Hanukkah Oil Lantern
As we enter into the festival of Hanukkah and celebrate the miracle of the oil lasting eight nights, we also awaken into a time to honor family and friends with expressions of gratitude and generosity.
Hanukkah is filled with so many traditions. Many families begin with the retelling of the Hanukkah story, ritual candle lighting, dreidel games and of course making savory and delicious latkes and sufganiyot. Many families have shared that they dedicate a night of Hanukkah to book swaps, mitzvah projects, and to giving tzedakah. There are so many wonderful ways to bring families together during the season of light.
You might want to try lantern making for a night time nature walk, awakening your senses as you connect in the beauty of the night air. A sweet and aromatic clementine can bring illumination with symbolic carvings.
Here's another idea to consider for your one of your eight nights of Hanukkah. Lighting an oil lantern is a wonderful way to illuminate your retelling of the story of Hanukkah. As you create a symbolic reminder of the cruse of oil that was found in the ancient temple you are also creating a new family tradition.
- A clean glass jar (baby food size or empty votive works well)
- A floating wick
- Acrylic paint and brushes
- Water (for rinsing brushes)
- Dabbers/rag (for dabbing paint brushes)
- Water (to fill each jar 3/4 full)
- Coloring for water (optional)
- Air dry clay
Note: Paint pens can be substituted for acrylic paint.
Cover a workspace to protect from paint and clay. Set materials thoughtfully on workspace. A beautiful and organized set up communicates your thoughtful dedication to creating a meaningful activity.
Begin by exploring and observing your hands. Observe your unique lines, imprints, shape, texture and size. Think about what your hands have engaged in on this day; brushing your teeth, raking leaves, cutting vegetables, drawing, writing, eating, touching, holding, feeling...and so much more.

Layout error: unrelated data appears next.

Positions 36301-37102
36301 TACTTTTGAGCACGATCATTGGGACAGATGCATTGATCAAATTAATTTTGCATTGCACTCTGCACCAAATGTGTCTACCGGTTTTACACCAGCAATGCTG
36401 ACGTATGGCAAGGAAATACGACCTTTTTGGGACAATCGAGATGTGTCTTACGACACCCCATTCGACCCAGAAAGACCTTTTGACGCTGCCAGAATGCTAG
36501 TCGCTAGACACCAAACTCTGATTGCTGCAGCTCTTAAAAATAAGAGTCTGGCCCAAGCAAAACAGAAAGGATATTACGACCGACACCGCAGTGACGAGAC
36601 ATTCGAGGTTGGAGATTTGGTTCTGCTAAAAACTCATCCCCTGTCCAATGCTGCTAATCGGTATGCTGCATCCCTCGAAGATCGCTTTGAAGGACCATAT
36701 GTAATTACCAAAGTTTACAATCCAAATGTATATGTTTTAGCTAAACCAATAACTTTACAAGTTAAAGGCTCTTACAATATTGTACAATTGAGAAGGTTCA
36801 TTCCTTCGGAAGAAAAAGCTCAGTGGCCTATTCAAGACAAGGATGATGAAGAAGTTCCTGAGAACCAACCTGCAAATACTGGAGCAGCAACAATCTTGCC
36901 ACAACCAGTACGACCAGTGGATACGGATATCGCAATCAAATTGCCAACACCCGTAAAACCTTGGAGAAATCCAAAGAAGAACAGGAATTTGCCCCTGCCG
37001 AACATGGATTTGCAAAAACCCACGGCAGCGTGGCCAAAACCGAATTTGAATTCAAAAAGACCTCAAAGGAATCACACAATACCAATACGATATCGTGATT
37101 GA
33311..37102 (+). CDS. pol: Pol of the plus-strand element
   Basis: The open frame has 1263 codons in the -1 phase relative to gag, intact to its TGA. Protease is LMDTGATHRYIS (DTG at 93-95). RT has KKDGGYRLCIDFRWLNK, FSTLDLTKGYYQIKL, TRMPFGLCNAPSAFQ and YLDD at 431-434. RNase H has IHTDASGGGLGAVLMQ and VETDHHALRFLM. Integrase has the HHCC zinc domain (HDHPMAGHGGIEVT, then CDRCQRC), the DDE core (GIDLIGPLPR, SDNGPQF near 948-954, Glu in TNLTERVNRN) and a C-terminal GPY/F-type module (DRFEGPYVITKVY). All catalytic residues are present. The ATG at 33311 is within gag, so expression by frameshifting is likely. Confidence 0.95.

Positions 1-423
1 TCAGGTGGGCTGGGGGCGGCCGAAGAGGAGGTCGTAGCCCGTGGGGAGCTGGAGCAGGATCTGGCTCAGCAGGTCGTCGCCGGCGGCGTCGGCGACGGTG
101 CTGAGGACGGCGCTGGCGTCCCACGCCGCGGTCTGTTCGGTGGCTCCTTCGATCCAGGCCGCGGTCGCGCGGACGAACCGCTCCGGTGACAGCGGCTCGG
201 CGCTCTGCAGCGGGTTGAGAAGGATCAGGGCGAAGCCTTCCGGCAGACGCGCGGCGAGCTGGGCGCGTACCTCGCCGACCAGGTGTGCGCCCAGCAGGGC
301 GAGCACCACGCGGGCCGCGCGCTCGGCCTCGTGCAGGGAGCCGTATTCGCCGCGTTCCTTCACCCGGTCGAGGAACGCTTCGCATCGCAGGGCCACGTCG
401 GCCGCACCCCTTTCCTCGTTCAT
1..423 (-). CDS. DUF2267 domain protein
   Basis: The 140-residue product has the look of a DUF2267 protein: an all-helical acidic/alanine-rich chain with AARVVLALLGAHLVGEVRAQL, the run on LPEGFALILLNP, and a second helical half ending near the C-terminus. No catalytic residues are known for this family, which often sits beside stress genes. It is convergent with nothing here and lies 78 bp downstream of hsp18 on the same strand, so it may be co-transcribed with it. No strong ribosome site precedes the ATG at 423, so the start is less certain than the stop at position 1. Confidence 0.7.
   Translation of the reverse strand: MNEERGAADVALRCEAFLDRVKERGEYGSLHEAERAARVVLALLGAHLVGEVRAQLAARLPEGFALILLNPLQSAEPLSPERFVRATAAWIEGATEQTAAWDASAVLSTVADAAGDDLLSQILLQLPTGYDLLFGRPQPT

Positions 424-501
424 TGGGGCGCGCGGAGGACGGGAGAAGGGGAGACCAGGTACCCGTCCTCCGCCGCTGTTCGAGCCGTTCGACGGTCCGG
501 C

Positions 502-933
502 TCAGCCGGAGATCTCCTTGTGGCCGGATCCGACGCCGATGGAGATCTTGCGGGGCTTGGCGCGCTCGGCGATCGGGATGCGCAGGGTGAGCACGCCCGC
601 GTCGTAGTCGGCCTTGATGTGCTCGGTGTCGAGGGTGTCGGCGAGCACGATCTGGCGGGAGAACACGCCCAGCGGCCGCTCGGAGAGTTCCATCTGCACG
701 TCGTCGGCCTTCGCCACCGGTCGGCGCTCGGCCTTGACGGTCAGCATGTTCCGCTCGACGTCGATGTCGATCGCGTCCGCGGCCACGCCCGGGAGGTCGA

- Give each person a piece of clay the size of a tennis ball. Pass the clay back and forth between your left and right hand and notice how your hands come in contact with the clay in form, texture, and rhythm.
- Break the clay into two pieces and set one piece aside.
- Roll one piece into a ball and then flatten into a disc approximately 1/4" thick to fit on the bottom of your glass jar with the edges extending around the circumference of the jar approximately 1/4".
- With a partner or small group, using second clump of clay, take turns to share expressions of gratitude and generosity, rolling small balls (gumball-size) that represent each expression. As you roll each ball, be mindful of your expression, then attach each ball to clay-base, forming a ring around the glass.
- Gently press the balls into the base representing a foundation of generosity and gratitude. If using a votive candle holder, eight gumball-size clay balls form a ring. This corresponds with the eight nights of Hanukkah.
- Once everyone has created a ring of balls on their votive, share expressions of generosity and gratitude with the full group or family.
Use colors that express your connection to the miracle of the holiday, the feelings of being with family, and colors that make your heart sing. Paint designs on the exposed glass on the outside of the jar. Paint the clay as well, or leave it a natural color.
Note: Air dry clay usually takes a full 24 hours to set.
- Fill jar 3/4-full with water. Color the water with food coloring to add an additional mood or color connection. If using food coloring, be mindful that the water color will be connecting with the paint color, often creating a transformation. You can also leave the water clear - inspiring another conversation about gratitude for the clear and clean water we use in abundance.
- Add oil to jar and fill to the top. Place floating wick in jar.
- Light lantern (an adult should do this).
While your lantern is light, take time to share illuminating expressions of gratitude and generosity; another ritual to add to your Hanukkah celebration.
Jacqueline Serebrani-Kesner is an interdisciplinary and expressive arts educator.